Not only do these buns stand upright, but because they are baked in a special pan, they have “whitewall” rather than browned sides. Those sides can be buttered and grilled in a pan.

You can fashion a New England style bun from a regular hot dog bun by cutting a sliver of crust off each side of the bun to square it off, ready for buttering and pan-grilling.


Classic New England Lobster Rolls Recipe

  • Prep time: 10 minutes
  • Yield: 4-6 servings


For the filling:

  • 1 pound cooked lobster meat, cut into 1-inch pieces
  • 3 tablespoons lemon juice
  • 1/4 teaspoon salt
  • 1/8 teaspoon black pepper
  • 1/2 cup finely chopped celery
  • 1/3 cup mayonnaise

For the buns:

  • 4 to 6 New England style split-top hot dog buns
  • 2 to 3 tablespoons soft butter

For serving:

  • Lemon wedges
  • Potato chips


1 Make the lobster salad: In a bowl, stir the lobster meat, lemon juice, salt, pepper, celery, and mayonnaise together. Taste and add more salt, pepper, or lemon juice, if you like.

Glass mixing bowl with chopped lobster, mayo and diced celery to make a homemade lobster roll recipe. Mixing bowl with creamy lobster salad to make a homemade lobster roll recipe.

2 Toast the buns: Spread the outsides of the buns with softened butter. Set a skillet or cast iron pan over medium-high heat. Toast the buns for about 30 seconds on each side, or until golden brown.

Three split rolls buttered and in a skillet to toast for a homemade lobster roll recipe. How to make lobster rolls by toasting the bun. Three split buns, toasted and on a plate.

3 Assemble the lobster rolls: Fill each bun with lobster salad. Serve with potato chips and a wedge of lemon.

Plate of the best lobster roll recipe served with a side of chips and a lemon wedge.

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Sally Vargas

Sally Pasley Vargas is a freelance writer and the author of three cookbooks (Food for Friends, The Tao of Cooking, Ten Speed Press, and The Cranberry Cookbook). She currently writes the column The Confident Cook for The Boston Globe along with seasonal recipes for the Wednesday Food Section.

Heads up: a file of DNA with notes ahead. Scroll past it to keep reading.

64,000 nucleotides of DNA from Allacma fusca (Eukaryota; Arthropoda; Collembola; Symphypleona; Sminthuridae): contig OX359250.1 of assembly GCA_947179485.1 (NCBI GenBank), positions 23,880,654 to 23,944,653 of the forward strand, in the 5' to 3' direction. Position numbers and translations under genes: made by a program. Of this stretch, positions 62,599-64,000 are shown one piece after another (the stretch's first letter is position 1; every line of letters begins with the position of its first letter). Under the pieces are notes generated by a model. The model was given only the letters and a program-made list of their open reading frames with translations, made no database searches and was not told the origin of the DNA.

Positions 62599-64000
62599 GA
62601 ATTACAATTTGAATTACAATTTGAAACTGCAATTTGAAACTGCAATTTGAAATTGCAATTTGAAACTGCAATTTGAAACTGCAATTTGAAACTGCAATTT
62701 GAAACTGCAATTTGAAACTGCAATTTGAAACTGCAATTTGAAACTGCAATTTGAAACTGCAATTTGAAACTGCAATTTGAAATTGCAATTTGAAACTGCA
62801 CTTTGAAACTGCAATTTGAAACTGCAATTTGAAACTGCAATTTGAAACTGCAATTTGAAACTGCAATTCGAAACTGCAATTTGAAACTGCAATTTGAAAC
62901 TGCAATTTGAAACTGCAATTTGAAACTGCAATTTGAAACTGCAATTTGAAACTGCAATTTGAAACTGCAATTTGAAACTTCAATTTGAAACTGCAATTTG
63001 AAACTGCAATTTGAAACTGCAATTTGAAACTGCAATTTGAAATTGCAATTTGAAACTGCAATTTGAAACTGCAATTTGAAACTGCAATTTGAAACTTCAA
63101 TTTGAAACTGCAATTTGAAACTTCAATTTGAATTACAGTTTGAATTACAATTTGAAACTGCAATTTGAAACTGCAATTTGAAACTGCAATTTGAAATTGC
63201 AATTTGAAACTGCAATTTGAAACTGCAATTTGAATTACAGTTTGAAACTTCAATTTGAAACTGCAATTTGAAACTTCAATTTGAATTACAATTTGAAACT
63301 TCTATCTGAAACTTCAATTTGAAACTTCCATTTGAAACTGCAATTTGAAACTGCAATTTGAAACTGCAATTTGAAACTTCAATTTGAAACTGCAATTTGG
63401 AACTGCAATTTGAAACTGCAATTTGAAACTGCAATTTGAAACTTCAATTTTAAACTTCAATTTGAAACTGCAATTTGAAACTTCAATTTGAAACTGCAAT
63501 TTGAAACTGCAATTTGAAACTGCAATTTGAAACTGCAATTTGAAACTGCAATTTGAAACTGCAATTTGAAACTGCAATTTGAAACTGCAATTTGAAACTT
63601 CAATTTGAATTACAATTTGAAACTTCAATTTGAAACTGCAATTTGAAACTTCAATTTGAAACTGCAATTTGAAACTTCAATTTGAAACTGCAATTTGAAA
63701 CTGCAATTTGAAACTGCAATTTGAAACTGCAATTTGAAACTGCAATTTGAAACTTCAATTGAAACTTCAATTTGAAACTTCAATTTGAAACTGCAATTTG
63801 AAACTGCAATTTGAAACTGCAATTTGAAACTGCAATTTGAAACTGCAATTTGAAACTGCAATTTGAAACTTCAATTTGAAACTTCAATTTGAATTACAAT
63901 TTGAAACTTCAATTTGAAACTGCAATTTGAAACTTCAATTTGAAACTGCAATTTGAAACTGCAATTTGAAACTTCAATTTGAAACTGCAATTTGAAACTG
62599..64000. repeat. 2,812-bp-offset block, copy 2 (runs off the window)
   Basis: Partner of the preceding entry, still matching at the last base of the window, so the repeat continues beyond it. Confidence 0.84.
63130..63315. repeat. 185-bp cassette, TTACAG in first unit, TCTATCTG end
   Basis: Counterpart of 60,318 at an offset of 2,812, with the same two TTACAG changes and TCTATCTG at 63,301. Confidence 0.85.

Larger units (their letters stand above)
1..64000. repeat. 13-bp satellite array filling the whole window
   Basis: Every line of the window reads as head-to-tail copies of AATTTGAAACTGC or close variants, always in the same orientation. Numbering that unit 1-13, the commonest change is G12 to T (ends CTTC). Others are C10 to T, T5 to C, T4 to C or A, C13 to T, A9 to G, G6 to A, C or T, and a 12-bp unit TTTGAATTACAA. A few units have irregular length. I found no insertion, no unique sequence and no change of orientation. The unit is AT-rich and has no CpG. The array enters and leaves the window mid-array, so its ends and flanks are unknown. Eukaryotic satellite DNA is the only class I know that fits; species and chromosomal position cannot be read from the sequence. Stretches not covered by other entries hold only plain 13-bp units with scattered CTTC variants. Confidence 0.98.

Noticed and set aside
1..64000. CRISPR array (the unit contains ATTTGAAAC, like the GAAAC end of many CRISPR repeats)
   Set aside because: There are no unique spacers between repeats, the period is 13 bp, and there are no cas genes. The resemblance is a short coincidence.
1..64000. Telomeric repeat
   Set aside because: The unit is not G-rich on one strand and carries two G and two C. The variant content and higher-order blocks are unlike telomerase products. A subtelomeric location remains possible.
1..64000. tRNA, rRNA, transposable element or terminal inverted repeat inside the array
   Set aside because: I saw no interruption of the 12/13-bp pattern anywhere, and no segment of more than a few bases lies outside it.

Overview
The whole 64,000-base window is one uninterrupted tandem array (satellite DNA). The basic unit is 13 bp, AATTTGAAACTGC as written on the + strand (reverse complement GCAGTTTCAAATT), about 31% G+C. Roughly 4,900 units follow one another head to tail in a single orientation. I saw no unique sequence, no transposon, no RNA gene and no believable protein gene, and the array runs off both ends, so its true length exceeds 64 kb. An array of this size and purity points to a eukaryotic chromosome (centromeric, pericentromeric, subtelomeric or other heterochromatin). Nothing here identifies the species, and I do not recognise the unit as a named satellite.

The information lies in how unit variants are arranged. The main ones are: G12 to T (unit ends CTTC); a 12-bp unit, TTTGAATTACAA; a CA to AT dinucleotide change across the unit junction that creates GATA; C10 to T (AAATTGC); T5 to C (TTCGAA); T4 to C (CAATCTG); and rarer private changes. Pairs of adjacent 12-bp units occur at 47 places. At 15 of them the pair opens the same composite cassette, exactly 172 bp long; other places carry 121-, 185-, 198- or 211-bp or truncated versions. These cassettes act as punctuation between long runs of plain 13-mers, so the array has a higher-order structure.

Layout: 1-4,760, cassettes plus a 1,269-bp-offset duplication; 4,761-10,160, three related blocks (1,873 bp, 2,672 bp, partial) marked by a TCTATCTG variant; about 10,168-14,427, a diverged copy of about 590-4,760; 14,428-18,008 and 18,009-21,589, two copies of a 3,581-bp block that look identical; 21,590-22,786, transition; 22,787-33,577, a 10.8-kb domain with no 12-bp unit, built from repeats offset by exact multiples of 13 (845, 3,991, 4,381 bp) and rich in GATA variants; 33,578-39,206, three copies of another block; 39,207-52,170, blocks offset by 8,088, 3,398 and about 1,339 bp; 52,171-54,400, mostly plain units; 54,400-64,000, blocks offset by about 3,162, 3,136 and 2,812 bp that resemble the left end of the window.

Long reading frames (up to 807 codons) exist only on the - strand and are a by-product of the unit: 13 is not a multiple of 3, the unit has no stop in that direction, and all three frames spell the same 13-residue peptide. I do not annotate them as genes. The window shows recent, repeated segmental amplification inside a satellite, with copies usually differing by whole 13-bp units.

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8 Comments / Reviews

No ImageClassic New England Lobster Rolls

Did you make it? Rate it!

  1. Marie

    I love lobster rolls and always order them if I see them on a menu. I was a bit nervous but I wanted to try and make them myself so I ordered lobster and received it uncooked. I was thankful that you told me how to steam it. This recipe is super easy but was fantastic. It came out perfect. My husband loved them. Thank you!


  2. Paul

    This is THE authentic recipe. I’ve only made them this way albeit with the addition of a quarter tsp. of celery seed. But you must use the proper pronunciation and introduce them as “lopstah” rolls when serving . A bottle of Moxie anyone?


  3. Gary

    Mass. native, here. This is one of two ways to make a lobster roll. As with the warm version, this cold version, is all about the lobster, a decent roll/bun, and a bit of mayo.
    But the celery should say “optional” along with the unnecessary chives (ughhh). And at least you didn’t muck it up with suggesting fennel. For me, any of that licorice flavored herbs with anywhere, especially seafood, is disgusting!

    Warm version is simply lobster, melted butter and a squeeze of lemon.
    In either, toasting the roll is completely optional.
    Glad to see you kept it simple.


  4. low and slow

    Where can I find lobster rolls? Iv`e never seen them at any supermarket,thanks.

    Show Replies (1)
  5. Steve K

    Just to clarify, in Minnesota our stores do often carry live lobsters, as well as uncooked frozen tails. We aren’t totally in the dark ages you know. This recipe sounds very much like what I’ve had back east.

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Plate of the best lobster roll recipe served with a side of chips and a lemon wedge.Classic New England Lobster Rolls